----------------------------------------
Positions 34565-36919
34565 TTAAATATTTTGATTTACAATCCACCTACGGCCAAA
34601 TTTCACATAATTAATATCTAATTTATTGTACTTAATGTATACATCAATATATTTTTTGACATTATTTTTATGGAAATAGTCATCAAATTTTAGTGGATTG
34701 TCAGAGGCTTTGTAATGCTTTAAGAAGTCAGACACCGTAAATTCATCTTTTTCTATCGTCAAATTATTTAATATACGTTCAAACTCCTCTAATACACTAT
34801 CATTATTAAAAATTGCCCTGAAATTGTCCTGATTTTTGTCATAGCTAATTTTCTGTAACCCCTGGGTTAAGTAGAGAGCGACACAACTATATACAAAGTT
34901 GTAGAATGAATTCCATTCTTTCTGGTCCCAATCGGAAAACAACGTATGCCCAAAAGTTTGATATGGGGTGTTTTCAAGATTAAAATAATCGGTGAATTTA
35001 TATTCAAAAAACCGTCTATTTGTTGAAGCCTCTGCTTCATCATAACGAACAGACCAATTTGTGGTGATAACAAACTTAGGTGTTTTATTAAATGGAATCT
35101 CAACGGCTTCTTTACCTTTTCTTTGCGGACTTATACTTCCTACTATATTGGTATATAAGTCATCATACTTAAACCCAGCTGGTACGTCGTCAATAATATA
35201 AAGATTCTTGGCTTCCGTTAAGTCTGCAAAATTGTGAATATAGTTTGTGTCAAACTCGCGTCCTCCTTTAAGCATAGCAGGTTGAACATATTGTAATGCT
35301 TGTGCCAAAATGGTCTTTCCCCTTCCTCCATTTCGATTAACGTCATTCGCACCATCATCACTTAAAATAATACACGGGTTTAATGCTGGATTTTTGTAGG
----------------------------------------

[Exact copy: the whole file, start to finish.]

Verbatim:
Positions 34565-36919
34565 TTAAATATTTTGATTTACAATCCACCTACGGCCAAA
34601 TTTCACATAATTAATATCTAATTTATTGTACTTAATGTATACATCAATATATTTTTTGACATTATTTTTATGGAAATAGTCATCAAATTTTAGTGGATTG
34701 TCAGAGGCTTTGTAATGCTTTAAGAAGTCAGACACCGTAAATTCATCTTTTTCTATCGTCAAATTATTTAATATACGTTCAAACTCCTCTAATACACTAT
34801 CATTATTAAAAATTGCCCTGAAATTGTCCTGATTTTTGTCATAGCTAATTTTCTGTAACCCCTGGGTTAAGTAGAGAGCGACACAACTATATACAAAGTT
34901 GTAGAATGAATTCCATTCTTTCTGGTCCCAATCGGAAAACAACGTATGCCCAAAAGTTTGATATGGGGTGTTTTCAAGATTAAAATAATCGGTGAATTTA
35001 TATTCAAAAAACCGTCTATTTGTTGAAGCCTCTGCTTCATCATAACGAACAGACCAATTTGTGGTGATAACAAACTTAGGTGTTTTATTAAATGGAATCT
35101 CAACGGCTTCTTTACCTTTTCTTTGCGGACTTATACTTCCTACTATATTGGTATATAAGTCATCATACTTAAACCCAGCTGGTACGTCGTCAATAATATA
35201 AAGATTCTTGGCTTCCGTTAAGTCTGCAAAATTGTGAATATAGTTTGTGTCAAACTCGCGTCCTCCTTTAAGCATAGCAGGTTGAACATATTGTAATGCT
35301 TGTGCCAAAATGGTCTTTCCCCTTCCTCCATTTCGATTAACGTCATTCGCACCATCATCACTTAAAATAATACACGGGTTTAATGCTGGATTTTTGTAGG